Sometimes, choosing a redundancy selection pool is easy; for example, where there’s a specific role that is disappearing and just one employee who does it, your redundancy selection pool might be a ‘pool of one’. There can be dangers though.

The leading case is  Halpin v Sandpiper Books Ltd (EAT/0171/11). Here,  the pool was a UK employee who had been posted to China. The employer decided to outsource its China operation and make that employee redundant.  That was an obvious ‘pool of one’ because Mr Halpin was the only employee who worked in China; there was nobody else who could sensibly be selected for redundancy.

How to Tribunals view a ‘pool of one’?

Tribunals use a ‘range of reasonable responses’ test to decide whether it was reasonable for the employer limit the sie of the pool to a single employee.

In the case of Wrexham Golf Co Ltd v Ingham (EAT/0190/12), a golf club employed 12 people, including Mr Ingham, the sole bar steward.  The golf club decided to remove the bar steward role and get others to cover bar duties.

It decided that as Mr Ingham was the bar steward and his role was disappearing, he would be in a pool  of one – and so the Club didn’t think about any sort of selection process or whether it should choose another member of staff to be dismissed instead.

The Employment Tribunal said the dismissal was unfair because the Club’s failed to at least consider a wider pool.  The Employment Appeal Tribunal disagreed –  having one employee in the pool was a reasonable decision and the Employment Tribunal was wrong to pick another ‘reasonable’ option. There may be other reasonable approaches an employer could take – but that is not to say the Golf Club’s way was unfair merely because they chose one method over another.  It is  not a Tribunal’s role to say a different selection process might have been fairer.  The Tribunal’s role is to say whether the pool the employer actually used was fair.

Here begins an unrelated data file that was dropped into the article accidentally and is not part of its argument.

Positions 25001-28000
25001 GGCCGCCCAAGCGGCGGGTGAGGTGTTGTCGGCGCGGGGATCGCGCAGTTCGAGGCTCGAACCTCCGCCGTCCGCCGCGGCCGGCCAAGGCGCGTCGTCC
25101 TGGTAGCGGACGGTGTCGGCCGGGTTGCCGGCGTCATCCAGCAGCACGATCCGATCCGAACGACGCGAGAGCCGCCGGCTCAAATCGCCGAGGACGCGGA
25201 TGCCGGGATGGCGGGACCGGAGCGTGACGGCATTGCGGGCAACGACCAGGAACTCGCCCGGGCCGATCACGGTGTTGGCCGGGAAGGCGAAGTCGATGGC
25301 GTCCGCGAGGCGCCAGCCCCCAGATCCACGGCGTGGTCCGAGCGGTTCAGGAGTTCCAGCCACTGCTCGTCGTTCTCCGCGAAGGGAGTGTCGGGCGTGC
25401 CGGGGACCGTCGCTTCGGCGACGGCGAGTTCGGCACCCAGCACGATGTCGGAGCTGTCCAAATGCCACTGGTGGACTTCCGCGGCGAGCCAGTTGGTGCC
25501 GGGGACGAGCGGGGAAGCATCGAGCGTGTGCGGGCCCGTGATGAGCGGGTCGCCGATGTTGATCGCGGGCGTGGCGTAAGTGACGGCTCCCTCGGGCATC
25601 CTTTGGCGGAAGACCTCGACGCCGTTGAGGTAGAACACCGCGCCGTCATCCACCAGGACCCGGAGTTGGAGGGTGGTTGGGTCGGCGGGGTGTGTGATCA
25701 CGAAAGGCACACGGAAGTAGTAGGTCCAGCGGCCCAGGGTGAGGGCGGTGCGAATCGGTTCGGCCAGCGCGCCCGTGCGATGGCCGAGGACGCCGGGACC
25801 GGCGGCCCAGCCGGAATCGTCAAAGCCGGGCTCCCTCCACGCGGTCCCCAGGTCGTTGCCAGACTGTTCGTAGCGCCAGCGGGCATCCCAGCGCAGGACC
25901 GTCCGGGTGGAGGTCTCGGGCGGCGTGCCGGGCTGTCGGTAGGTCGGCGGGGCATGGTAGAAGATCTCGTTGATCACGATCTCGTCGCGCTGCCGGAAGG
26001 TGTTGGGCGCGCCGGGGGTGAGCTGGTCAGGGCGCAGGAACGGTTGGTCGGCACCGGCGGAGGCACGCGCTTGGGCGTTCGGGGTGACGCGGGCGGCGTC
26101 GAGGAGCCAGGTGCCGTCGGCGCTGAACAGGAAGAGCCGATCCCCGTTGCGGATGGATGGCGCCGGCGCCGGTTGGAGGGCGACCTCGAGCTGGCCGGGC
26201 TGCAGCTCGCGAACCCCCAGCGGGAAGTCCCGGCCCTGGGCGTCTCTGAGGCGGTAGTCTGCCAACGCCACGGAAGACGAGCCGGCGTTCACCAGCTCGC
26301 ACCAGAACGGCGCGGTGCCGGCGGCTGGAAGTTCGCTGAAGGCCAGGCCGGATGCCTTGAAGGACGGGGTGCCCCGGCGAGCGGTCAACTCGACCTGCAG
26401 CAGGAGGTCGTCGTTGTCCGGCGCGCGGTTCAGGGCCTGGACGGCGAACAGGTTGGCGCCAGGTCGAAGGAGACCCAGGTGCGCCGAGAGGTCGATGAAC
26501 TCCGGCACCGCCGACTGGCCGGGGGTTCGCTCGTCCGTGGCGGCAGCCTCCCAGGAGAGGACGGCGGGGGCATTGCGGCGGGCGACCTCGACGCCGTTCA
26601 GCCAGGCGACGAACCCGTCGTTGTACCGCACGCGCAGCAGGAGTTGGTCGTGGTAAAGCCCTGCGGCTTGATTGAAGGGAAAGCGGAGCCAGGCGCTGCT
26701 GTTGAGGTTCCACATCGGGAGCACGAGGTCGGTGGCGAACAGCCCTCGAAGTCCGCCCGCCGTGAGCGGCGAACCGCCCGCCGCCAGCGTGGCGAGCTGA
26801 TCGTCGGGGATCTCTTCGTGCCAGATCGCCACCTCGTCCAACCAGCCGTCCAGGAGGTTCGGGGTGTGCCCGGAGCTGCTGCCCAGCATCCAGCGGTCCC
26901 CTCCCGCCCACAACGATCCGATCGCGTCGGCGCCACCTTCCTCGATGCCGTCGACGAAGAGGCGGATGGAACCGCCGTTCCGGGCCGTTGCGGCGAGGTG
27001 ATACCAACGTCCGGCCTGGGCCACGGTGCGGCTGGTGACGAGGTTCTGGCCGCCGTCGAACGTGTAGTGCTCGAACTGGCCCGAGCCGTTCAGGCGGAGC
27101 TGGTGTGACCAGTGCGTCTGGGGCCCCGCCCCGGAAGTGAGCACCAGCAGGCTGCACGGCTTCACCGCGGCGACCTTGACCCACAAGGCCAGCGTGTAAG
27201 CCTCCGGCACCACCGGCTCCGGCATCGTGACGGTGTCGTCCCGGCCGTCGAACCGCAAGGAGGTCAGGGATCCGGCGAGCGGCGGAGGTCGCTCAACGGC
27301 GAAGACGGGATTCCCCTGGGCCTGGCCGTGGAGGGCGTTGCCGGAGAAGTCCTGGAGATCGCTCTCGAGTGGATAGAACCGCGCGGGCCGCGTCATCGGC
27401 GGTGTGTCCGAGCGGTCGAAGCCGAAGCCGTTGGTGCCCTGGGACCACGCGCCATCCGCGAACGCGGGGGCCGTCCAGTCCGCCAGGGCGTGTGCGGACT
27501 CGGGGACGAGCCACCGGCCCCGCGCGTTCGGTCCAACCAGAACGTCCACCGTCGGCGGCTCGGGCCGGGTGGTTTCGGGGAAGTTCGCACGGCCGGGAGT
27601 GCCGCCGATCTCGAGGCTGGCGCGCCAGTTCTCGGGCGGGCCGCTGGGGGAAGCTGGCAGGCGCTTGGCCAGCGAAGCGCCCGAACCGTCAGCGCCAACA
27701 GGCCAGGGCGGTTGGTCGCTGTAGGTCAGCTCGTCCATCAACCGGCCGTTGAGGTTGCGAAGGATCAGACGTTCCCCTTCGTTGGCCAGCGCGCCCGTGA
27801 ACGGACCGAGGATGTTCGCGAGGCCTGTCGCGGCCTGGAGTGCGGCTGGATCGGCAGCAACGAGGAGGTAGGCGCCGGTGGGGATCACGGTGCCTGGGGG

Are there risks in using a ‘pool of one’?

Unsurprisingly, yes.

Tribunals can be persuaded limiting the pool to a singular employee was a device to target and dismiss a particular employee.  There have been a number of cases where a Tribunal has decided such a small pool was unreasonable. If it is not  clear that the employee is genuinely doing an exclusive role, use a wider pool.  It covers you, and is safer.

Using a wider pool is unsettling for other employees – especially if you know they’re going to score well and won’t be selected for redundancy. It is more time consuming too.

That’s a valid commercial consideration, as long as you realise you’re increasing the chance of a tribunal finding the dismissal is unfair.The disadvantage  is that you’re at higher risk of losing an unfair dismissal claim.  The advantage is it avoids upsetting the rest of the workforce and reduces management and consultation time.

 

16th June 2020

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